Tuesday, March 7, 2017

6 Quick Writing Tips from author June Foster

Short and Sweet Writing Tips

by June Foster

Since I always seem to have a deadline, I love reading "how to" articles that are short and list the points with bullets. Could be I'm a minimalist. At least my daughter tells me I am.

Not sure if you're like me, but a fantastic story idea suddenly occupies my brain, demanding to be told. I can see the setting and the characters as if a little TV had taken up residence in my mind. I wish the rest was that simple. Hopefully these steps will make it a little easier.

*After you've opened up a new doc, begin a process I call free writing. Don't worry about grammar, spelling, or sentence structure. Just get your idea down in print. Let it flow without telling yourself this is lousy stuff. You can write the whole book like this or just a chapter at a time.

*Begin refining what you've written by examining the content. Does each event move the story forward? Are the character's believable? Are your facts accurate? If not delete or tweak.

*After you're pretty happy with the story, then examine sentence structure, action beats, sentence variation, and word choice. An author once suggested I make my writing sound more elegant. Will the narrative catch and hold the reader's attention?

*Now go on a treasure hunt in every chapter. Use the "Find" function on the "Home" button on Word. Check for pet words. Any word can be a pet word if you use it too frequently. Here are some I tend to overuse. Just, still, that, back. Check for the over use of ing and ly.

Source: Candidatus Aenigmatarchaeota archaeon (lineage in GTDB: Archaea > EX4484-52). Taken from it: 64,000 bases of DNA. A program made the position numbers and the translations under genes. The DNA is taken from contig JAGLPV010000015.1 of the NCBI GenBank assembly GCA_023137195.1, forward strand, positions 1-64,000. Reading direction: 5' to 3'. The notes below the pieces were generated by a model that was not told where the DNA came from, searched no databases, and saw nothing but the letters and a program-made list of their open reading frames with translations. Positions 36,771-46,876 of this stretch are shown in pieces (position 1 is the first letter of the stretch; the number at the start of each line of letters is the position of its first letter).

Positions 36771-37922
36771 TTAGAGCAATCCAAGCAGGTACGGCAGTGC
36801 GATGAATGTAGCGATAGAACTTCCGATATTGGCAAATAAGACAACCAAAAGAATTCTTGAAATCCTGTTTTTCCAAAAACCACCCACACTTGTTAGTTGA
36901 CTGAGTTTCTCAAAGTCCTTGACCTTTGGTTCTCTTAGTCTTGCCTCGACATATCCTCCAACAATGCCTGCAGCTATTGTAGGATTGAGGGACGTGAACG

* Run the spell/grammar check and see what turns up.

*Read each chapter aloud. You'll be amazed what tweaks you need to make.

So, hopefully these points will help to simplify your writing process. Happy writing!

A Peek into June's latest release:

 Though a Christian, Luke Chamberlain ignored his values and indulged in his beautiful fiancé's world of alcohol, parties, and nights at her apartment. After rededicating his life to the Lord, he vows never to fall into the lifestyle again. When the state of Idaho's Tourism Department offers his construction company the contract to renovate Silver Cliff, an 1890's silver mining ghost town, he accepts.

Janie Littleton studied history in college because life in the past is simpler than the uncomfortable reality of the present. With her extra pounds, eye glasses, and mousy brown hair, no man would find her attractive. When she's offered the job of project historian at the restoration of Silver Cliff, she accepts. But as Luke Chamberlain shows an interest in her, she doubts his sincerity. To make matters worse, someone claiming to be the miner who founded Silver Cliff in 1890 intimidates her with frightening midnight visits.

Can Luke convince Janie he's in love with the godly woman she is? Can Janie hold onto her faith as she's harassed by frightening appearances of old Ezra Barclay who died a hundred years ago?

Tag line: True beauty isn't found at the Miss Idaho pageant but in a deserted ghost town in the mountains of Idaho. 

Amazon link: http://tinyurl.com/zxn3psm 


  1. Thanks for being my guest today, June. Love those neat little tips!

  2. Thank you, Peggy, for having me. You have a beautiful blog.

  3. Great tips, June ~ I'm right there with you in overusing "just" 😀. Restoration of the Heart sounds like a wonderful book. Heading over to Amazon!

  4. Hi, Jenna! Thank you for stopping by for a visit with June. And I agree...I tend to use "just" a little too often. Then I catch myself and do all kinds of writing gymnastics to find another way to phrase it.

  5. Thank you for the great writing tips June. I appreciate your wisdom. I love your stories.

    1. Hope they help. Mostly they come from experience.

  6. Hi there, Melissa, thanks for dropping in.